The Golden Rule

Christian Love Is Seen In Action

“The Golden Rule” (also known as respect) has shown its face in so many ways.  Confucius is known to have said, “Do not to others what you would not wish done to your-self.” Rabbi Hillel is attributed with saying, “What is hateful to you, do not do to anyone else.”  And of course, we’ve all heard our mothers say, “If you have nothing good to say, don’t say anything at all.”

the Golden Rule - love in action http://andrewholm.com/the-golden-rule-love-in-action/

In Matthew 7:12 we find Jesus’ version of the rule.  While the meaning might be similar, the voicing and resulting implications are completely different.  This is what Jesus said:

“So in everything, DO to others, what you would have them DO to you, for this sums up the Law and the Prophets” (Matthew 7:12, ESV).

The previous versions are all voiced in the negative. We’re told what we should avoid doing, so it’s not done to us.  Jesus, on the other hand, voiced the rule in the positive.  Jesus told us to do what we would wish others to do – that is, act in love. Jesus told us to do what we would wish others to do – that is, act in #love. #GoldenRule #Matthew7 Click To Tweet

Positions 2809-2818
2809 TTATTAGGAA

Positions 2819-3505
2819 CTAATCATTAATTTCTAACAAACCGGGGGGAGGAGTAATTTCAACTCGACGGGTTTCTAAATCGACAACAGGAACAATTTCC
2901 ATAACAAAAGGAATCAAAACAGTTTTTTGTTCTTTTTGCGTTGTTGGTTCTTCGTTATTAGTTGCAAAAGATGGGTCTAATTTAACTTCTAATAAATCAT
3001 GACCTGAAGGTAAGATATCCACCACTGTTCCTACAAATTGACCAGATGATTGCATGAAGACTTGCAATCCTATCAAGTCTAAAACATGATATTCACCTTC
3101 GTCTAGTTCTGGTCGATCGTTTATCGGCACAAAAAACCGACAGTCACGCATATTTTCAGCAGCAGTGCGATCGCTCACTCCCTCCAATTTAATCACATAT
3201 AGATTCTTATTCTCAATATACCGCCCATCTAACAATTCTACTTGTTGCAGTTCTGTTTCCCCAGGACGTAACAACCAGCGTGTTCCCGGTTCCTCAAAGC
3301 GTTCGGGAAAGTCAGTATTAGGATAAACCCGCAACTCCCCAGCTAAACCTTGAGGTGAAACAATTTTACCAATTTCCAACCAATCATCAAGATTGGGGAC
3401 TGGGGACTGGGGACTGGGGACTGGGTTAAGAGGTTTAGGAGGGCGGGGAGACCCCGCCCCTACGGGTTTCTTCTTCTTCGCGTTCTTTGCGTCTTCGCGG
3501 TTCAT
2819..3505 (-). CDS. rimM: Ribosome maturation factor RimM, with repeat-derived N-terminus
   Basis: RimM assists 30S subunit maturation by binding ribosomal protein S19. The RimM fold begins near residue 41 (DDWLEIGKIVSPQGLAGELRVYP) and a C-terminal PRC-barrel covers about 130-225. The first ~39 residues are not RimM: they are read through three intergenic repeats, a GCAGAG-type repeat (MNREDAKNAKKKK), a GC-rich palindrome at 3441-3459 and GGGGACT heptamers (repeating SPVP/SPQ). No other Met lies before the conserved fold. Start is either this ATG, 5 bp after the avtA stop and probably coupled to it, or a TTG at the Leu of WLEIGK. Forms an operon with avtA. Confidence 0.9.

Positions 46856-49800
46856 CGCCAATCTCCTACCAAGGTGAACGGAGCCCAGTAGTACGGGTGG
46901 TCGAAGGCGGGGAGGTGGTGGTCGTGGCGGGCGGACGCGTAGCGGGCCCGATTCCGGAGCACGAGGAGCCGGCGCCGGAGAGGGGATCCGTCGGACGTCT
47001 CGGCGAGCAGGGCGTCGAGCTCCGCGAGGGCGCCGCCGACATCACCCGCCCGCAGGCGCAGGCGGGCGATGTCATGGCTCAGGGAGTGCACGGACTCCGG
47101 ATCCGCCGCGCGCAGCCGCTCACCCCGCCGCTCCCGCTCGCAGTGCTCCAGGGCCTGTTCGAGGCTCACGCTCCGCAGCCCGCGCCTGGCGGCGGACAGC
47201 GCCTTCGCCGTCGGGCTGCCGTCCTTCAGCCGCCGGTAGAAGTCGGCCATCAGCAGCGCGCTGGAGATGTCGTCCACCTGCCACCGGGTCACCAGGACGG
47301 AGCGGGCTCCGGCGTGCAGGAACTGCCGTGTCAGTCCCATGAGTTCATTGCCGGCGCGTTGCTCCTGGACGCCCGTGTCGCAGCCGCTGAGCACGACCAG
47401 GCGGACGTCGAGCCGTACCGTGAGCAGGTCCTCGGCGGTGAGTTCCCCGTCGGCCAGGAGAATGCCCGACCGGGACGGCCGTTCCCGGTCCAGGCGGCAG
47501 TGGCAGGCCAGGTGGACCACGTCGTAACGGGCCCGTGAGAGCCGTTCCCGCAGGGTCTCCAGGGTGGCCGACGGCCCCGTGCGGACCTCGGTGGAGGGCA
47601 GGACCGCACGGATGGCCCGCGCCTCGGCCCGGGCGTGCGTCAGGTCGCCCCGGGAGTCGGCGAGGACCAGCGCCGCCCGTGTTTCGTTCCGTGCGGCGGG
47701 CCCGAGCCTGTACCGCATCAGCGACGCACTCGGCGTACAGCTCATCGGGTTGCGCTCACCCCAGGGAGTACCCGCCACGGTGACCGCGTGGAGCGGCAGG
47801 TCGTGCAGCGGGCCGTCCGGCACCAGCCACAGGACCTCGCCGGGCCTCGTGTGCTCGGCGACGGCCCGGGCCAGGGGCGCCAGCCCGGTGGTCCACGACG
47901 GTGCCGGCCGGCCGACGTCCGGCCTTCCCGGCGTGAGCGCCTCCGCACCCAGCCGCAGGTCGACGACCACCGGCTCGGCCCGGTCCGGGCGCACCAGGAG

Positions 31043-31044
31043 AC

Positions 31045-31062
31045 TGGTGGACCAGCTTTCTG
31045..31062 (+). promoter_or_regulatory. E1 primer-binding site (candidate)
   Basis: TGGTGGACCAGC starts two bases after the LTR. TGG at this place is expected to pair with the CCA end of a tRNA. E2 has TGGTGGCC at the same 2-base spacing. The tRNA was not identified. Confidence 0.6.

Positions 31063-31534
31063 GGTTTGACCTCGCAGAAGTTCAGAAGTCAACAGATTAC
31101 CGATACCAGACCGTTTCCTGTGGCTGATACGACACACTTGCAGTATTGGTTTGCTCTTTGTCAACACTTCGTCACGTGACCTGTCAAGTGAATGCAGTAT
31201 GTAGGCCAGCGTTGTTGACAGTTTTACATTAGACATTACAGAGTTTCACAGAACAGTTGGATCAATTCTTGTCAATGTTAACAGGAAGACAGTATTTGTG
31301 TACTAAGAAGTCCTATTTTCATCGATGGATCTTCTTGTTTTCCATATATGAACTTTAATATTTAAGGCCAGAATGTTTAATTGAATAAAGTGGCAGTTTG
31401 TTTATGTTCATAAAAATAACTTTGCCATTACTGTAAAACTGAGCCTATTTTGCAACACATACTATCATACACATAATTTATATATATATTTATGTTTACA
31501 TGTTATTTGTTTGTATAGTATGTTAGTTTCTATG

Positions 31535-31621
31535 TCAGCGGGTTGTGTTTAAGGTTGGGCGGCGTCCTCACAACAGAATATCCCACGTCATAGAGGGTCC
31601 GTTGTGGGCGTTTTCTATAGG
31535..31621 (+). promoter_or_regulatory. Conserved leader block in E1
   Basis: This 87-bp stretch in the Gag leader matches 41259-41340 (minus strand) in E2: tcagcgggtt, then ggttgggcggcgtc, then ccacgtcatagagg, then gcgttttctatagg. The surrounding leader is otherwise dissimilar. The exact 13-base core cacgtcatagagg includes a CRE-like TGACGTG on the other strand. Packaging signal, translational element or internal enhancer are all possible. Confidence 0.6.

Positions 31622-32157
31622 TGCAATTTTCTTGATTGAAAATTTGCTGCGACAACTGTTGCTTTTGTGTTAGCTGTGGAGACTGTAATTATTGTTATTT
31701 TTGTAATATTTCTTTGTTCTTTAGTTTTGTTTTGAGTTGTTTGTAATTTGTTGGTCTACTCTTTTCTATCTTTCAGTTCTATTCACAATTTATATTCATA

What we’ve made it…

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Santology, Part 2 – Who has the power? (Omnipotent?)

This is part 2 of a discussion on the sacred and secular struggle many Christian households face during Christmas.  My goal isn’t to condemn secular traditions; rather, to ensure we are thinking about the impact some of our secular traditions have on our spiritual lives.

santology-pt2-power

Christmas is a time to reflect on how God reveals Himself to us.  While we understand that to be true, it is somewhat beyond our understanding of how God operates.  In fact, Christians wouldn’t argue that God is omnipotent (meaning all-powerful); however, we often allow secular Christmas (Santa, Elf on the Shelf…etc) to hold aspects of power without thinking of the potential impact it may have on our spiritual Christmas (Jesus).  While the issues are usually subtle, the impact is often great.

Our all-powerful (omnipotent) God.

Sometimes we misunderstand the tension between ability and willingness. God is fully able to do anything, but not always willing to do what we want Him to do.  God’s goal is to mould and shape us by the experiences in our lives.  To explain this, James wrote:

 2 Count it all joy, my brothers, when you meet trials of various kinds, for you know that the testing of your faith produces steadfastness. And let steadfastness have its full effect, that you may be perfect and complete, lacking in nothing.[i]

God uses his ultimate ability in this way, because he loves us.  God is our heavenly Father who, even though we don’t understand most of the time, disciplines us so that we can grow and mature.  With that said, our choice to either ignore God or embrace God will either end with a real consequence or real reward respectively.